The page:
• A large number of online purchases in a brief amount of time because thieves often rush to complete transactions before the card is de-activated
  • Transactions conducted at unusual locations outside of your standard radius
  • Random purchases for large amounts from retailers that are not frequently visited

In some instances, transactions may be approved, but you will immediately receive an alert via telephone or text message to confirm the validity of the transaction.

Reporting Suspected Fraud

If you suspect that you have been a victim of credit card fraud, take the following actions:

  • Call your card issuer to report that the card is lost or stolen
  • Write a follow-up letter documenting the issue to the card issuer. Send this letter via certified mail and request return receipt.
  • Record dates and times of calls and sent letters. Also, be sure to keep copies of any communication between you and the card issuer.
  • Contact local law enforcement to file a report.

Additionally, it is advisable to place a fraud alert on your credit file if you suspect or are an actual victim of credit card fraud.

Preventing Fraud

To protect yourself against fraud, keep a close eye on your credit or debit card use. Your monthly statements list each transaction individually. If you believe that one of the transactions was fraudulently made, contact the credit company immediately. Usually, they will reverse the charge made to your account and investigate its circumstances.

Another way to prevent fraud is to check your credit report regularly. Your credit report lists every account opened, running and closed in your name. If you do not recognize one of the accounts, contact the credit reporting agency.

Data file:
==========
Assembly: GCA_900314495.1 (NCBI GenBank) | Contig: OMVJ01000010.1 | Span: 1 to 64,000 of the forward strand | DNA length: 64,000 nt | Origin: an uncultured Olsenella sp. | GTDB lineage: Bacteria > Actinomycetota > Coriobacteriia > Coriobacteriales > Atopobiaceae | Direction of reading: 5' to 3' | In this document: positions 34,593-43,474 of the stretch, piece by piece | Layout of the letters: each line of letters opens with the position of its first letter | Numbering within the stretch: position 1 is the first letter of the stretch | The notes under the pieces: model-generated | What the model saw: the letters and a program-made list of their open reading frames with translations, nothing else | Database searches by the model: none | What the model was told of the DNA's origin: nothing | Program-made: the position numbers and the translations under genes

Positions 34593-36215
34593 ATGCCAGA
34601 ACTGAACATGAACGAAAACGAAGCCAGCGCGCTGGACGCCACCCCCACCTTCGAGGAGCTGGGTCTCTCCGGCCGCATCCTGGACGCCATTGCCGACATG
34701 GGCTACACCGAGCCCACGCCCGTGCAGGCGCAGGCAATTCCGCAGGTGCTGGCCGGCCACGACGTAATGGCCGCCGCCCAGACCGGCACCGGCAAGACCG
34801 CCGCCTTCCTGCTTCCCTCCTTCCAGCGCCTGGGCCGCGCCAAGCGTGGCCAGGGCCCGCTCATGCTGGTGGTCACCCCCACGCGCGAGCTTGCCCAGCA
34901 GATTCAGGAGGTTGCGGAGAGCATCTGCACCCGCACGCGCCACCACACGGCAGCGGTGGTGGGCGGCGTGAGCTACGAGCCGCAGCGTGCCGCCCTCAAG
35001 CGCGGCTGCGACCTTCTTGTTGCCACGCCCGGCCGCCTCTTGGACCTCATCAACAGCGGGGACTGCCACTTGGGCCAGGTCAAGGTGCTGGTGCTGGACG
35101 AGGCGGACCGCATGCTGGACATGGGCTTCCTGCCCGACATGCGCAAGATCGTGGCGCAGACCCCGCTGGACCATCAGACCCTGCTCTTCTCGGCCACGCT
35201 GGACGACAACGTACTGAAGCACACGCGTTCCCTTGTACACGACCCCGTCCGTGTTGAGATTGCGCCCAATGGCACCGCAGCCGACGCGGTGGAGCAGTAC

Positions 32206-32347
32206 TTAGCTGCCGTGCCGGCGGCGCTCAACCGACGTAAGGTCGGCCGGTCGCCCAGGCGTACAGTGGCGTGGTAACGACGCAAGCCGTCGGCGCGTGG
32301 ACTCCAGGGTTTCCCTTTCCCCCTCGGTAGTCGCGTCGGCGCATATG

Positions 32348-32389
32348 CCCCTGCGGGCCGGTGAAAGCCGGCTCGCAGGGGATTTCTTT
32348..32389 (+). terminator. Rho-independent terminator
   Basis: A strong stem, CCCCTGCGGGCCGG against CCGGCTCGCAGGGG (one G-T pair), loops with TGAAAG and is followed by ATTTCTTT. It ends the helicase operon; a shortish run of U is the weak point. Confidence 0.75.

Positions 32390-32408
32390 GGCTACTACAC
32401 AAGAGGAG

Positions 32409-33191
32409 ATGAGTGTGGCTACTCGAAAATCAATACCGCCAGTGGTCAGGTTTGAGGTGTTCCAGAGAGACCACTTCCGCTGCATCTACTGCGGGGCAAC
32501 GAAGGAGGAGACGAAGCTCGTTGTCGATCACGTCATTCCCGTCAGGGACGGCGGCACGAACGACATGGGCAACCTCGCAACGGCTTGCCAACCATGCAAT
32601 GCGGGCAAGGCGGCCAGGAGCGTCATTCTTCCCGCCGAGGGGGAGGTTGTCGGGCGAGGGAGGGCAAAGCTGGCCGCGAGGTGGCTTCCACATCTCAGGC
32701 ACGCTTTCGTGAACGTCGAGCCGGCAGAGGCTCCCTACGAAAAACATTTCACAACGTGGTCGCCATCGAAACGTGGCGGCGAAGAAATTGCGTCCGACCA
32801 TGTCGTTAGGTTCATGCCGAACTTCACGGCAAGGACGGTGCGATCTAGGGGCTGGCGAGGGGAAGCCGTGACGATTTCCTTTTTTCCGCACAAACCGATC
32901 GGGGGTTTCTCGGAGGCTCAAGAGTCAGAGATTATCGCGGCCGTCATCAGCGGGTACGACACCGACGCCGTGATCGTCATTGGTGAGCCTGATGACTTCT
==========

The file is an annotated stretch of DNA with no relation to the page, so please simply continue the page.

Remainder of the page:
These other simple tasks can also protect you against fraudulent use:

  • Sign the back of your credit card. A blank signature space makes it easy for a thief to sign your name using their own handwriting, allowing them to match the signature when they sign a receipt.
  • Write "Please Check Photo I.D." above the signature line. This will encourage cashiers to check your driver's license each time you use your card and prevent a thief from pretending to be you.
  • Keep only one or two cards with you. Even though many consumers have many active credit cards, you probably do not need them all every time you go out. Pick just one or two to keep in your wallet and leave the rest in a safe place at home.
  • Never give out your credit card number just because someone asks for it. This includes telemarketers, websites and emails. Unless you contacted the company yourself to make a purchase, you should never let anyone talk you into sharing your credit information.
  • Don't leave credit card numbers where others can find them. Keep your card out of sight when you are in a store, handing the card directly to the clerk to make your purchase. As soon as you get the card back, put it in your wallet. Always take the time to shred your credit statements before throwing them out, a simple way to avoid credit card fraud.
  • Keep PIN numbers and other security information separate. It may be tempting to write your PIN on your debit or credit card. Instead, keep it somewhere else in your purse or wallet and do not identify what the number is. Better yet, take the time to memorize the number or ask your financial institution for a number that is easier for you to remember.

Take Immediate Action

If you suspect credit card fraud, contact your credit company immediately and have the account closed. It is also a good idea to look into the credit history of your other cards, including any business credit or gas cards.

Understanding Credit Card Fraud